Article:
The second is Nicklas Jensen, who is a winger, which means he would probably only be an option if Nash is the one traded. Jensen has some talent, as he was a first round pick in 2011 and last year scored 32 goals and 55 points in 70 AHL games. However, it is important to note he hasn’t ever stuck in the NHL, and in various stints has only managed to produce three goals and six points in 31 NHL games. While there is nothing wrong with giving him a look in training camp, and I believe the Rangers should, I don’t believe he’s at the point where he can be handed an NHL role yet.
So, with the lack of obvious depth, any trade where the Rangers trade a forward would have a smaller amount of cap space cleared than listed, as some money would have to be set aside to get a replacement piece for that player.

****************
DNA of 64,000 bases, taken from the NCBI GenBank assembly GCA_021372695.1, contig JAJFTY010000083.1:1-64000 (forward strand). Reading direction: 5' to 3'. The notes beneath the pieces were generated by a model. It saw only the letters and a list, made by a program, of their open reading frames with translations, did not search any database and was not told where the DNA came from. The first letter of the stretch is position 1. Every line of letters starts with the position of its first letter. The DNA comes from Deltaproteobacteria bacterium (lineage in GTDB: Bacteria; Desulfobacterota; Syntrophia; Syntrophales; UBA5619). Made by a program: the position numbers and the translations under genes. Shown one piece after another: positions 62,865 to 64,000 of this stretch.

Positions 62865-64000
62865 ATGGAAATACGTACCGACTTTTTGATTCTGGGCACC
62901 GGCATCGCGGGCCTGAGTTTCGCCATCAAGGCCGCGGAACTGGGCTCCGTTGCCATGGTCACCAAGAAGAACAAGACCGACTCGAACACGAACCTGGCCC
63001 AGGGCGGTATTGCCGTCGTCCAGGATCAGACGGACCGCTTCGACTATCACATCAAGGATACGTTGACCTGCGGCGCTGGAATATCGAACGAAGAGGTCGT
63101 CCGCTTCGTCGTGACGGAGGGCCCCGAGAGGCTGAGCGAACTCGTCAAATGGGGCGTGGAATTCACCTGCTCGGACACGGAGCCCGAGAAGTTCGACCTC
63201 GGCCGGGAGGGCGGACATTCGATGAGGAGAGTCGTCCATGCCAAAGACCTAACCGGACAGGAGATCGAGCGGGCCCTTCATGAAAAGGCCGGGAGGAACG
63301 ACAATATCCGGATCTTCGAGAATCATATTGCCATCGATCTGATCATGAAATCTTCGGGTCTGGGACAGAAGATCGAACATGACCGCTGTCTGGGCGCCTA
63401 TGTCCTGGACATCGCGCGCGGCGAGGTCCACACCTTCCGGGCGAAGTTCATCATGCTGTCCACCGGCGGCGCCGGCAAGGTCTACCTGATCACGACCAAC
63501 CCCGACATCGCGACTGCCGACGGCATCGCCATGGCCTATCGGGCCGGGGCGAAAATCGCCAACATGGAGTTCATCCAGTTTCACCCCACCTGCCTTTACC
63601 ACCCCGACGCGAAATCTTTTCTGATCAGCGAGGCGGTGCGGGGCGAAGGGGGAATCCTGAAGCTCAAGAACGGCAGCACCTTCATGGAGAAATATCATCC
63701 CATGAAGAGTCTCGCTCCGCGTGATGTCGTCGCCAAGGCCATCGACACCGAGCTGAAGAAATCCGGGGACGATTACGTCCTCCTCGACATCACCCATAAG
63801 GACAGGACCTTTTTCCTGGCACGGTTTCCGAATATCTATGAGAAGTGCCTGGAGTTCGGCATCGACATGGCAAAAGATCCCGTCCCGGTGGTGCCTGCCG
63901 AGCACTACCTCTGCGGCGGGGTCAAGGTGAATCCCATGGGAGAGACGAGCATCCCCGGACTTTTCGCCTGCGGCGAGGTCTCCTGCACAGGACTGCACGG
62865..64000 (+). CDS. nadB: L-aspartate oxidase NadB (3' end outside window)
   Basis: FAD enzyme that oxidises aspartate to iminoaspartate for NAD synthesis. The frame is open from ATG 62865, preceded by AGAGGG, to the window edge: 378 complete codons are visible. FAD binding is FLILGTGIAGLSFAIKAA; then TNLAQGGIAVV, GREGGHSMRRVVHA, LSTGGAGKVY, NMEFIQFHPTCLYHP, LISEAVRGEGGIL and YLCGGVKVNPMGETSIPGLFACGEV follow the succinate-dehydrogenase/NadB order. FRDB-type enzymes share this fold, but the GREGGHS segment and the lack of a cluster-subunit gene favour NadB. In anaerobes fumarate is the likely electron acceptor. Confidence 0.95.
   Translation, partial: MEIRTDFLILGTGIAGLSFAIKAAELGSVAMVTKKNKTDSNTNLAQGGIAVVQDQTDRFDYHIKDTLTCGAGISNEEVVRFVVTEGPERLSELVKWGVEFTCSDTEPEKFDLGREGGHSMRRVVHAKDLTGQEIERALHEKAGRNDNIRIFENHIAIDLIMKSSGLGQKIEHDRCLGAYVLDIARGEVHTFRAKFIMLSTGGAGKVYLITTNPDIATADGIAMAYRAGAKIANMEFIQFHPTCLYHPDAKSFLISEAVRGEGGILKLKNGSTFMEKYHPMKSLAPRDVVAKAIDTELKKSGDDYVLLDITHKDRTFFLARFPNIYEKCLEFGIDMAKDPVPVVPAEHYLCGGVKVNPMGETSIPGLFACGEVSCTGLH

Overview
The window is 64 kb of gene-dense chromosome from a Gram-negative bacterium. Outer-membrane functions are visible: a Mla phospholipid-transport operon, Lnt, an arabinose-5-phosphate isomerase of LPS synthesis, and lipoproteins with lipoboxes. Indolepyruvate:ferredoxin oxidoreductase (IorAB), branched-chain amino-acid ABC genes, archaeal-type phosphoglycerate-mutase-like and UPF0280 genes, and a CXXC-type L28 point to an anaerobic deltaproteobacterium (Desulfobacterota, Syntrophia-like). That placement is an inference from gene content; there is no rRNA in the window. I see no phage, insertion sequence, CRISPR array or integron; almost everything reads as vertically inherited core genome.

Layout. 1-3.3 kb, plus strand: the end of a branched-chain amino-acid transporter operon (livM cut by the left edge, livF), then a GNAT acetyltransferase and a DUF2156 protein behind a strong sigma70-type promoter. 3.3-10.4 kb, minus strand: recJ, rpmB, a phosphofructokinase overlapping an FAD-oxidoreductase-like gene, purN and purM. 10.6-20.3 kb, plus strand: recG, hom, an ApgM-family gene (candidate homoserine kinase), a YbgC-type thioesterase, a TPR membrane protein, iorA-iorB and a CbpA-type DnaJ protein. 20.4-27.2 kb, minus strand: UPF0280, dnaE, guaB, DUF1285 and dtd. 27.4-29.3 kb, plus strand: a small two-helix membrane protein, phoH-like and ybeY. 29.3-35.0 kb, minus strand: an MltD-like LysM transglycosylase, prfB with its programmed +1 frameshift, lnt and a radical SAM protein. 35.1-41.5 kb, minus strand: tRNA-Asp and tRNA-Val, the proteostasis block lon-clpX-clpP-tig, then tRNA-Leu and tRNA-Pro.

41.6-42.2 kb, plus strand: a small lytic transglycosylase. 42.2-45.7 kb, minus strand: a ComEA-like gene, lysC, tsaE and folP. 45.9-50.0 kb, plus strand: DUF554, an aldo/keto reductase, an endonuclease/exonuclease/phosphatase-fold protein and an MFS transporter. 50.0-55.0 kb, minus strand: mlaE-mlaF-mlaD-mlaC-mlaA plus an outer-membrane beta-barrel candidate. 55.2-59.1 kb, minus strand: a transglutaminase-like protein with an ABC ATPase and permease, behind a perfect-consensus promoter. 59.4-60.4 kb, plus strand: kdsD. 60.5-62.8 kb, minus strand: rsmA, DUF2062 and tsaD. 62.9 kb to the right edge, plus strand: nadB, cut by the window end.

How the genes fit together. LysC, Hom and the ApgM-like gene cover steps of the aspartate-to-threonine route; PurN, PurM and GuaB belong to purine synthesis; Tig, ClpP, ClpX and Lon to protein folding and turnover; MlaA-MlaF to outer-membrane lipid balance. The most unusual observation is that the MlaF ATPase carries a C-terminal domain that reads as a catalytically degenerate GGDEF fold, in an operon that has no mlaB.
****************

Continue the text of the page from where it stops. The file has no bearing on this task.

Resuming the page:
Obviously right now the focus of the fanbase is on the playoffs, and that’s where my primary focus is now. Smith has been the team's third best defensemen in the playoffs thus far, and that’s only because McDonagh and Skjei have both played out of their minds. Smith’s ability in his own zone gives Skjei the freedom to take more risks and use his speed, and it has allowed Skjei to flourish.
I have no problem admitting Smith would have as big of an impact as he has. I hope I’m wrong about the Rangers not keeping him as well. He’s shown himself to be a very valuable player and an excellent partner for Skjei. I’m just not sure that the Rangers will be logistically able to keep him after the season.